Eight Miles High [Das Wilde Leben]
by Jef Burnham
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Eight Miles High is not just a biopic about German model and revolution poster girl, Uschi Obermaier, but an attempt by the filmmakers to recreate that intangible essence of the 1960s and ’70s. The film appears to have succeeded magnificently in both respects, and not only garnered substantial success in Germany, its country of origin, but is one of the best films to be released in the U.S. so far this year.
Uschi Obermaier, subtly portrayed by the beautiful Natalia Avelon, grew up in a small, conservative town. Stifled by parents and seeking her freedom, she fled the town and joined Berlin’s Kommune 1. She later became involved with members of The Rolling Stones, sustaining a particularly intense relationship with Keith Richards, even through her relationship with bar owner/adventurer Dieter Bockhorn.
Immersed in director Achim Bornhak’s portrayal of the ’60s, one cannot help but recall the speech from Fear and Loathing in Las Vegas—the crashing wave Thompson wrote so wistfully about. From the “free love” and the drug culture to the riots in the streets, the film retains an incredible level of authenticity and accuracy (with no performance more excitingly accurate than Alexander Scheer as the iconic, Stones guitarist Keith Richards). For those of us who did not live through those decades, films with the attention to detail employed in Eight Miles High are as close as we are likely to get to the experience. An impressive, if unnecessary step taken by the filmmakers entailed obtaining the original bus in which Uschi and Bockhorn traveled across India and restored it to the condition it had been in on their travels (the bus was supplied by the Obermaier herself, who now lives in California).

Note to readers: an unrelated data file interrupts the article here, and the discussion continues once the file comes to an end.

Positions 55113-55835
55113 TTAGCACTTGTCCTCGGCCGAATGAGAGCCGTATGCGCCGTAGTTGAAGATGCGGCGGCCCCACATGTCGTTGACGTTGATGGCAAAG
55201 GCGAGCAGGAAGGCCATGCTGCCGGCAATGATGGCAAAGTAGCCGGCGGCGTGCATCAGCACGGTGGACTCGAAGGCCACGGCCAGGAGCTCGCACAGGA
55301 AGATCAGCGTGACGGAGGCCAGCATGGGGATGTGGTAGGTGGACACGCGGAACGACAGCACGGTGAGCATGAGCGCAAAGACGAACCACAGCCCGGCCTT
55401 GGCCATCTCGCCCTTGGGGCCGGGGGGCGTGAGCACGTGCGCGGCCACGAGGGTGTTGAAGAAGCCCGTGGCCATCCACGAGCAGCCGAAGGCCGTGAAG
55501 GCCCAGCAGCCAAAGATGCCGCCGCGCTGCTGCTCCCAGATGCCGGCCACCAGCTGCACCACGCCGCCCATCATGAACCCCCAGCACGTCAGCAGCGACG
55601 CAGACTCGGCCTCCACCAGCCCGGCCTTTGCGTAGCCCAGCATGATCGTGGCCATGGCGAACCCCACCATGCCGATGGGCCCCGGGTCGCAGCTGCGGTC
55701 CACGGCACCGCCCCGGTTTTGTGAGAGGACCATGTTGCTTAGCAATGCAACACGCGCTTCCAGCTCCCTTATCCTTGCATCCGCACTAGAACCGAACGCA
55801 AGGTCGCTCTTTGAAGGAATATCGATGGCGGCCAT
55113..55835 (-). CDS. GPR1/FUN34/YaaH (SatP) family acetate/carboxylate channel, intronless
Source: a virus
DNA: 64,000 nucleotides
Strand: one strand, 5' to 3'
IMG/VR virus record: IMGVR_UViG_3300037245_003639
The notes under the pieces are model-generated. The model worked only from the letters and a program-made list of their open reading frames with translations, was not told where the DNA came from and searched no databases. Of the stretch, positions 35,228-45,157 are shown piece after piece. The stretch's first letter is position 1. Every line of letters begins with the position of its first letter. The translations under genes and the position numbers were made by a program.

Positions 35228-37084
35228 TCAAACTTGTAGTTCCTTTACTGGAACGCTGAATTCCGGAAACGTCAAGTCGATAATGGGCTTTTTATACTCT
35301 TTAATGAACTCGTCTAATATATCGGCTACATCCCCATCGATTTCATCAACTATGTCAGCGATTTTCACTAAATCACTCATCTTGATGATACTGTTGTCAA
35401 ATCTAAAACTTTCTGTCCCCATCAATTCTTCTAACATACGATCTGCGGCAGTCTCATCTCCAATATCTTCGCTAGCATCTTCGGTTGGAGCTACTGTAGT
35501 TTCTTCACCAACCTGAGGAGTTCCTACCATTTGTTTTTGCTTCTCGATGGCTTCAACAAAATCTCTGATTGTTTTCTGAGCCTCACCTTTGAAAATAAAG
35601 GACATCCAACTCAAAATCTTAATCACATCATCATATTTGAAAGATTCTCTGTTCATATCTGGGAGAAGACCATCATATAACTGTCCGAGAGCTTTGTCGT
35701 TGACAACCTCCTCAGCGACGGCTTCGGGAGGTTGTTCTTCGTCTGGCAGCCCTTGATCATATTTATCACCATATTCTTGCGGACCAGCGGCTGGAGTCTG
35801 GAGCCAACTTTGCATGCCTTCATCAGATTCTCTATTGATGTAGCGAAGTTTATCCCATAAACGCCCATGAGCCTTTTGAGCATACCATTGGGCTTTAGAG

Gorgeous and pouty-lipped, Avelon’s performance is as intriguing in its subtlety as the real Obermaier is said to have been. Avelon’s Uschi is outspoken but introverted—powerful yet weak for the men she loved. Avelon is such an incredible performer, portraying Obermaier’s strength even in the nude, a state which she is in for a large portion of the film. The most striking example of this is when she is doing a topless photo shoot and the photographer asks her to look as if she is embarrassed about something. Uschi, seemingly not knowing embarrassment, delivers a pose so confrontational that the intimidated photographer says nothing of her unwillingness to cooperate and shrinks back to takes the shots.
Jef Burnham is a writer and a film critic in Chicago.
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